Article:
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Wilmington Mayor vetoes pre-rental inspection ordinance, citing unrealistic implementation

Delaware Public Media

Wilmington Mayor Mike Purzycki vetoed a measure that would have required the city conduct pre-rental inspections on all residential units. 

It was the latest effort to improve the city’s housing stock and hold landlords accountable—but opponents said it wouldn’t be reasonable or effective. The ordinance narrowly passed City Councillast week.

The City has not done pre-rental inspections since 2007. The current administration failed to restart them in 2018, despite receiving four additional inspectors in the budget. 

Purzycki said in a statement Friday the old system of pre-rental inspections caused “long and erratic wait times” for scheduling inspections which hurt both landlords and renters.  

City officials estimate yearly pre-rental inspections of the city’s 18,000 rental units would amount to ten times the inspections they do now.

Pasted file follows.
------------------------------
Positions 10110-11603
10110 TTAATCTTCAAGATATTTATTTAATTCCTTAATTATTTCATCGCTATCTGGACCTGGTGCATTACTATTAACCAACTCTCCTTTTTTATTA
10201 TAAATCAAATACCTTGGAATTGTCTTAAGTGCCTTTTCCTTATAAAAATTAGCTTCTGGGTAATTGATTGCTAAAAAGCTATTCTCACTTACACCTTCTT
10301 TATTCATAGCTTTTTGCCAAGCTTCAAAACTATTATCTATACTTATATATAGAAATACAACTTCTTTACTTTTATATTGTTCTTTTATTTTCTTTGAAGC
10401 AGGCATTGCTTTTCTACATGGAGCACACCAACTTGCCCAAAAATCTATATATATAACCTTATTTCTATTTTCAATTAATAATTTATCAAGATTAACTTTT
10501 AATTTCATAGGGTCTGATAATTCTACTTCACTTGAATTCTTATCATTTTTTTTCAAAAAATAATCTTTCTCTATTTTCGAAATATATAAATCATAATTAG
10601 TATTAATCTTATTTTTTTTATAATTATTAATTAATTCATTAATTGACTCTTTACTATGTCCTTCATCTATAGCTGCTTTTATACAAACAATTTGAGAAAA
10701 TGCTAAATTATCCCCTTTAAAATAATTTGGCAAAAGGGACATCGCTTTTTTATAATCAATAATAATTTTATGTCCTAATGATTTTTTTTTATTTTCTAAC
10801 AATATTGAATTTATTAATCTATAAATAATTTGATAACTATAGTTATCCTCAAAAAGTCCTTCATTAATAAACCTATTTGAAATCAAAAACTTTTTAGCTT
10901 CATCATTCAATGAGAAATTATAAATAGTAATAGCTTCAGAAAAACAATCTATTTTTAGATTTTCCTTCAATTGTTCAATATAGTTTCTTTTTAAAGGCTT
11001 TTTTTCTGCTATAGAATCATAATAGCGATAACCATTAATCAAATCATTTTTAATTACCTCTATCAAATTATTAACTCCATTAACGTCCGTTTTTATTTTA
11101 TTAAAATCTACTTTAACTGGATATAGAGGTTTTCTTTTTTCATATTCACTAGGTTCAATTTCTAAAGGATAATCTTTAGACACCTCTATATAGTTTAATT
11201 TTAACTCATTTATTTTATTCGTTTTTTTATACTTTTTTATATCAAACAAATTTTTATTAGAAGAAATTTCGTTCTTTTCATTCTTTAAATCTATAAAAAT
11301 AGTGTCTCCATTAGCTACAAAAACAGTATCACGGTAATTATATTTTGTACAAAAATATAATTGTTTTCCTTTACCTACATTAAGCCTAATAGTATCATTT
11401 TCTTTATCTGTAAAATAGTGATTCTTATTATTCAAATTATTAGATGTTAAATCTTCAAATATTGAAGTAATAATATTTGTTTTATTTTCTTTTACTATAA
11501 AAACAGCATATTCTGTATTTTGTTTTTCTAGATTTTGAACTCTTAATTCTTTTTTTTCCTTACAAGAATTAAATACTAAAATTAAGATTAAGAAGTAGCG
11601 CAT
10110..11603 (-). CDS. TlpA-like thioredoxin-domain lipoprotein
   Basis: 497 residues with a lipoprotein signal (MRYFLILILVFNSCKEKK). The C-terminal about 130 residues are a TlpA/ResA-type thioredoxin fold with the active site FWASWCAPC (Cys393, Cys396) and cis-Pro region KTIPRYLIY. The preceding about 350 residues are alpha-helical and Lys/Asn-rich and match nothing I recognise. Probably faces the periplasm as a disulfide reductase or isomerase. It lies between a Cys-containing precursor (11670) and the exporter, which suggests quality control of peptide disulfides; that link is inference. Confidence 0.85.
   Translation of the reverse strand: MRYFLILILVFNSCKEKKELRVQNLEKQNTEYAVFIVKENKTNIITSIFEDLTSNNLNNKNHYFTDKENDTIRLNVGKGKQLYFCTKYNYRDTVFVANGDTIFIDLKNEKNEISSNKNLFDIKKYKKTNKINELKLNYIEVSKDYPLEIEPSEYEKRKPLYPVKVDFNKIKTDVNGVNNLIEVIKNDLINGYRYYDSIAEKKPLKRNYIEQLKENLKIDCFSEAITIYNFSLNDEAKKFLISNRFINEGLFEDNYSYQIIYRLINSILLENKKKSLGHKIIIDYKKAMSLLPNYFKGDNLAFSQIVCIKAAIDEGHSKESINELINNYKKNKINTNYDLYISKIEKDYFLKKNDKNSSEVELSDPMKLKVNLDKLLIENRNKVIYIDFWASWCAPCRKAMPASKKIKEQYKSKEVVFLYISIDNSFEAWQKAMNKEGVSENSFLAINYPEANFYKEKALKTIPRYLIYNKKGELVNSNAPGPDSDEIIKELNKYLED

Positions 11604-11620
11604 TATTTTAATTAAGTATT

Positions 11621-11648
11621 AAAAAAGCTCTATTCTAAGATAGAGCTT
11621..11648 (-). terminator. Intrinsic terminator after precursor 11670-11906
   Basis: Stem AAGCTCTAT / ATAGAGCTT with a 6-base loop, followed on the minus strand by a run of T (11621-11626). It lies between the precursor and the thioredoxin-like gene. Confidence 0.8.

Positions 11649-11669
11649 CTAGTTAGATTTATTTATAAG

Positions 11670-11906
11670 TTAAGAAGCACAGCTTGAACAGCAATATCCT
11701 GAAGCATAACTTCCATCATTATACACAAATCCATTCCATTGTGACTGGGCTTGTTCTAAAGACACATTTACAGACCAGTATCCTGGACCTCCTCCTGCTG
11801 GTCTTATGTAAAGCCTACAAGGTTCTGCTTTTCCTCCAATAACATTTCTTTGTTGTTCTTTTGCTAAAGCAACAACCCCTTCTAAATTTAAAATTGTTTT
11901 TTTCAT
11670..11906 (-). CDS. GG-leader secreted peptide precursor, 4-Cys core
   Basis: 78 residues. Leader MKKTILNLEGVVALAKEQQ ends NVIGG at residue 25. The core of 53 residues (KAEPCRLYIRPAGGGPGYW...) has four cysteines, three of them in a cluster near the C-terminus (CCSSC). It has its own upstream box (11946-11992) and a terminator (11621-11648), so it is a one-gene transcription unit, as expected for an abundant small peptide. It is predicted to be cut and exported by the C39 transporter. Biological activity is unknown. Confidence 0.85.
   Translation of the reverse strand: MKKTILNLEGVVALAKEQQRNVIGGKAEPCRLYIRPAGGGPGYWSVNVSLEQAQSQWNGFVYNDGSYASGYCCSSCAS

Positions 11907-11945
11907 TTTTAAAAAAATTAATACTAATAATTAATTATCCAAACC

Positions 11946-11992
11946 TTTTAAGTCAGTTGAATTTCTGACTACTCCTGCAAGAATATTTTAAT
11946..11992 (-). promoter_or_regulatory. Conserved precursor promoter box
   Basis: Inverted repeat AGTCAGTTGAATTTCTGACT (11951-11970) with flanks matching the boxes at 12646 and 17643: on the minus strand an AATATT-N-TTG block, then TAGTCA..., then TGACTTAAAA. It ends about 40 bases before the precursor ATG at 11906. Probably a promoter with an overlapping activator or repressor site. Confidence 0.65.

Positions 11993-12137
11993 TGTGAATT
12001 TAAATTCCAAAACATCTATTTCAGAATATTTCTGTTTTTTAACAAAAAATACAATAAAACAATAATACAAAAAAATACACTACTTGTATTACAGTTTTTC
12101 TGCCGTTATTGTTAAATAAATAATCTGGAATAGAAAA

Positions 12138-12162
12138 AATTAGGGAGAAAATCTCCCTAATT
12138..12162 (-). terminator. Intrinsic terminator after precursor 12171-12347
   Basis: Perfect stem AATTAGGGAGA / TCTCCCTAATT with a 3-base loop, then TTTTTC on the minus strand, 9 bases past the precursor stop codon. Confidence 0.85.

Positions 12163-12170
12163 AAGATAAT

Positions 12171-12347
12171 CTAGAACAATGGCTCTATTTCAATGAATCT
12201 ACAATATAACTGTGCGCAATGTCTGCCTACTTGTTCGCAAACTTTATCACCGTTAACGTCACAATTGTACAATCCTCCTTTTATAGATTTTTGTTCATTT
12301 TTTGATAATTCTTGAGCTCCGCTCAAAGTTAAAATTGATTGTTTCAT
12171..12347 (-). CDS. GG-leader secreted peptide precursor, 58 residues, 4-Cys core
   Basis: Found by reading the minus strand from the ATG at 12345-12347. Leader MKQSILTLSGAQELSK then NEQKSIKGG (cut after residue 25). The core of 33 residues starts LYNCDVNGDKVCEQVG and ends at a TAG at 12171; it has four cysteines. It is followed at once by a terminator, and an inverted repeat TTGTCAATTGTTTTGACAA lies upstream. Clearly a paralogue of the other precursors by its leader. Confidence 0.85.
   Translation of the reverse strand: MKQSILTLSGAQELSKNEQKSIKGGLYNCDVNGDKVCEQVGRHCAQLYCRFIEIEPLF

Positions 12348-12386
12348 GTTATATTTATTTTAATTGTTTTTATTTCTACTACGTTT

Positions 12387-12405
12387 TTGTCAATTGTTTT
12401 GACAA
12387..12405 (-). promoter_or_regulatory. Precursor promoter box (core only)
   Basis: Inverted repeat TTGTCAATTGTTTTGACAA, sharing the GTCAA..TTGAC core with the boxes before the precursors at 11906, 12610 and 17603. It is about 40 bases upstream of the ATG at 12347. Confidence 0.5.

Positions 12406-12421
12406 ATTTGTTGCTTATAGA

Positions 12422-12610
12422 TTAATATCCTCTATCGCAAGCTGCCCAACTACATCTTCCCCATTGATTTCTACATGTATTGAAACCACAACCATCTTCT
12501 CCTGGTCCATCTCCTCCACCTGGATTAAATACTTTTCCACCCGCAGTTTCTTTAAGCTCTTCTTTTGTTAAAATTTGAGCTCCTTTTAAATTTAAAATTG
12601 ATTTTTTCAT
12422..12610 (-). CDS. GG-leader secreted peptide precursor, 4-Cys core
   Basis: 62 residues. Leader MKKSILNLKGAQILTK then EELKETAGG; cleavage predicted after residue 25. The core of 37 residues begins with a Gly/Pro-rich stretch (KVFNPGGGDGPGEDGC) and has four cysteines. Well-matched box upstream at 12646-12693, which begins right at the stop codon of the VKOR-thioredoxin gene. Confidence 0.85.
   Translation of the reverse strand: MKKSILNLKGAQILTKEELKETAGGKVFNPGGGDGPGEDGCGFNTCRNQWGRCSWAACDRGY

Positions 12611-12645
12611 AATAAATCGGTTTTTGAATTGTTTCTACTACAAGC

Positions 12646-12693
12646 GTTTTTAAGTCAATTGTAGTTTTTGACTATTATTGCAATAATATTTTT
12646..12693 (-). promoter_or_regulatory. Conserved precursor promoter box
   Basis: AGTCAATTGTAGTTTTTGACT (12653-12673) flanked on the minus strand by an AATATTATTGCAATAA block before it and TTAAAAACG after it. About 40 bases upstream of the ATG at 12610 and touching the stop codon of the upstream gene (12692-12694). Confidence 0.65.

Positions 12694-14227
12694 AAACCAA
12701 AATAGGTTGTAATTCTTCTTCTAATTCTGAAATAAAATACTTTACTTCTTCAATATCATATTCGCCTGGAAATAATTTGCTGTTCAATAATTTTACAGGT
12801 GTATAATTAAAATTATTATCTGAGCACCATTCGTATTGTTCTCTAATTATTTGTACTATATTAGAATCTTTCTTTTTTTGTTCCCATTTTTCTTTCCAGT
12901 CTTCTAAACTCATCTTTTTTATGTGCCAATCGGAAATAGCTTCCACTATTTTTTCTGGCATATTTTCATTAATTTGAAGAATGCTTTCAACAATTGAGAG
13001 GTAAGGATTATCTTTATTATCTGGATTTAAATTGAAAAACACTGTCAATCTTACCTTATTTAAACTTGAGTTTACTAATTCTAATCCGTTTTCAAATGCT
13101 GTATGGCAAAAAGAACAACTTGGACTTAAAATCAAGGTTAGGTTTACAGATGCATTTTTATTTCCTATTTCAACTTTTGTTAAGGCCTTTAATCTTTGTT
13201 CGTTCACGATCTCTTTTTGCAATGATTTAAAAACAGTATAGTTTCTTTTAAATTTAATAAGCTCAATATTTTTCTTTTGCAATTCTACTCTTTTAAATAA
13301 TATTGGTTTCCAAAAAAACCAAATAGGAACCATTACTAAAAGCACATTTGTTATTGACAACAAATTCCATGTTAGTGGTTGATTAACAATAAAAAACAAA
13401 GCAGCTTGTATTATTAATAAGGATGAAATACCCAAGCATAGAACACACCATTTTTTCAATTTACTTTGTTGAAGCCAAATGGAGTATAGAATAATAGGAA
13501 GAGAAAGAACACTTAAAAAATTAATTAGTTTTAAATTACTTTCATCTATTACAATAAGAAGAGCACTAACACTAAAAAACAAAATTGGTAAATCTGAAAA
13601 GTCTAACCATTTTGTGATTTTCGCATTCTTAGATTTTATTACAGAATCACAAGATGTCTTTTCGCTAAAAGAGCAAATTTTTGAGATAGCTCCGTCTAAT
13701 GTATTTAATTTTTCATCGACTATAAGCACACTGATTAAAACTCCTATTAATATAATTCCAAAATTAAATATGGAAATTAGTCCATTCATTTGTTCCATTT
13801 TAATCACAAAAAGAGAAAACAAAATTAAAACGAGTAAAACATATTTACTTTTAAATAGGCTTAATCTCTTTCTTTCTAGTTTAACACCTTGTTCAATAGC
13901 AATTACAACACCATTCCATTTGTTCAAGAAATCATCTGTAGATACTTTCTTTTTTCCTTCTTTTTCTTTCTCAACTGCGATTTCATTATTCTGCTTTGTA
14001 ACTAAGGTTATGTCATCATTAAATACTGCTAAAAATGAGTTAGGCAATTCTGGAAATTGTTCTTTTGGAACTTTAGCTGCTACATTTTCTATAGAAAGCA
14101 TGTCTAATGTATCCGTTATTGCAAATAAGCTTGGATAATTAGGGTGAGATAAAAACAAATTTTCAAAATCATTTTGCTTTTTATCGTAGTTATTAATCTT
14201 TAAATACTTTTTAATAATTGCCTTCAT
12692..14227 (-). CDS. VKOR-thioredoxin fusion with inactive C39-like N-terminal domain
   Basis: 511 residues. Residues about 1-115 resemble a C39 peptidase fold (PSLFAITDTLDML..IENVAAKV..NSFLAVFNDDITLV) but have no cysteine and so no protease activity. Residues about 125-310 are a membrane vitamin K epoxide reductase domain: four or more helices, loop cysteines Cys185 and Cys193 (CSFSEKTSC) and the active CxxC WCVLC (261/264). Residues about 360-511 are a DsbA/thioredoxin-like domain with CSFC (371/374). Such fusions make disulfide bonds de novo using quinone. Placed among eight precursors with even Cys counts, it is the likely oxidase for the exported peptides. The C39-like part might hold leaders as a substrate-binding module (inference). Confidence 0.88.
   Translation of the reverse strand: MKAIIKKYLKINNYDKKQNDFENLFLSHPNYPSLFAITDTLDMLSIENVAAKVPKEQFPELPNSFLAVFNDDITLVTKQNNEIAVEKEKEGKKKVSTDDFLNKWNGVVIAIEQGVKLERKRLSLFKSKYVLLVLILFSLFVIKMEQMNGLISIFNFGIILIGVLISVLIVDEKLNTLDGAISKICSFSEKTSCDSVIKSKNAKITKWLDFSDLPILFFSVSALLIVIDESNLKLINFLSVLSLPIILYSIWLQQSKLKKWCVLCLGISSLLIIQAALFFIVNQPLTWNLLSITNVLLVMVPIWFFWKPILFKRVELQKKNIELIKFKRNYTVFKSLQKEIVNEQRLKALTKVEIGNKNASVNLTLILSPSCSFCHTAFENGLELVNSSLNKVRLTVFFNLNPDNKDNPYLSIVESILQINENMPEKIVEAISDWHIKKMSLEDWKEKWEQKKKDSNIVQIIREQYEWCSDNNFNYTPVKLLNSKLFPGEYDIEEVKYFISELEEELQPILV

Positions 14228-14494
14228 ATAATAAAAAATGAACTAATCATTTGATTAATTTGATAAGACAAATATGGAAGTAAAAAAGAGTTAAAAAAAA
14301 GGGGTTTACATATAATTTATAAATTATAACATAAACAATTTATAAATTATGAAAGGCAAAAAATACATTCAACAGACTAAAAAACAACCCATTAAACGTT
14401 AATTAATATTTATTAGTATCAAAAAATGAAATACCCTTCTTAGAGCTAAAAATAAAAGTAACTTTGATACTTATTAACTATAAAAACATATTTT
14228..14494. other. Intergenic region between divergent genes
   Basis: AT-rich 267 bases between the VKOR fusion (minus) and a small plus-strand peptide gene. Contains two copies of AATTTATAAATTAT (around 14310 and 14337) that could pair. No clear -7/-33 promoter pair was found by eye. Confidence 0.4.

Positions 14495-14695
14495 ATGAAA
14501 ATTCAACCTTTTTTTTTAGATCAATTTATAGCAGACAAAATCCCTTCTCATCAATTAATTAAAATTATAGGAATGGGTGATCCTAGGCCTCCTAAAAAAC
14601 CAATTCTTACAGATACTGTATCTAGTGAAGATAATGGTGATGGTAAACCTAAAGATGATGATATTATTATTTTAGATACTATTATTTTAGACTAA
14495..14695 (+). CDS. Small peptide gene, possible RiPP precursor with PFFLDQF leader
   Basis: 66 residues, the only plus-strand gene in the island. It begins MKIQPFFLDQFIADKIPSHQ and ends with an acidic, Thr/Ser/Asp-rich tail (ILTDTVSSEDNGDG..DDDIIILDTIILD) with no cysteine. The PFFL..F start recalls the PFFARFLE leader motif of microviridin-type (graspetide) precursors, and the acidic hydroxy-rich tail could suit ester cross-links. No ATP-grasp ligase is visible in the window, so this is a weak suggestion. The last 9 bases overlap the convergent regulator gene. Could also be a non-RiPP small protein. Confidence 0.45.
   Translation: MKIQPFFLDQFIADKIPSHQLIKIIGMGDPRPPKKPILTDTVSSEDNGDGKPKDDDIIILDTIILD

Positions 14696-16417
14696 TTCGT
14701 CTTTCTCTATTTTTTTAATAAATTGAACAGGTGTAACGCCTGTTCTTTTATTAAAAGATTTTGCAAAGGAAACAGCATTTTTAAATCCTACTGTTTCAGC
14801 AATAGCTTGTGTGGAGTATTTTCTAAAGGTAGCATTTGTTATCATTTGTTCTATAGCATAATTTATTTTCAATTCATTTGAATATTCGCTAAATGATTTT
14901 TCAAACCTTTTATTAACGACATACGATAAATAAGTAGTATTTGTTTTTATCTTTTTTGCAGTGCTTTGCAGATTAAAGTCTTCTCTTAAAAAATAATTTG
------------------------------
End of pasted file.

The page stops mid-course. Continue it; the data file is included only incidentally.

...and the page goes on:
Purzycki said the pre-rental inspection requirement would misdirect the City’s attention and resources “away from the housing stock that most needs improvement.” 


Sophia Schmidt is a Delaware native. She comes to Delaware Public Media from NPR’s Weekend Edition in Washington, DC, where she produced arts, politics, science and culture interviews. She previously wrote about education and environment for The Berkshire Eagle in Pittsfield, MA. She graduated from Williams College, where she studied environmental policy and biology, and covered environmental events and local renewable energy for the college paper.
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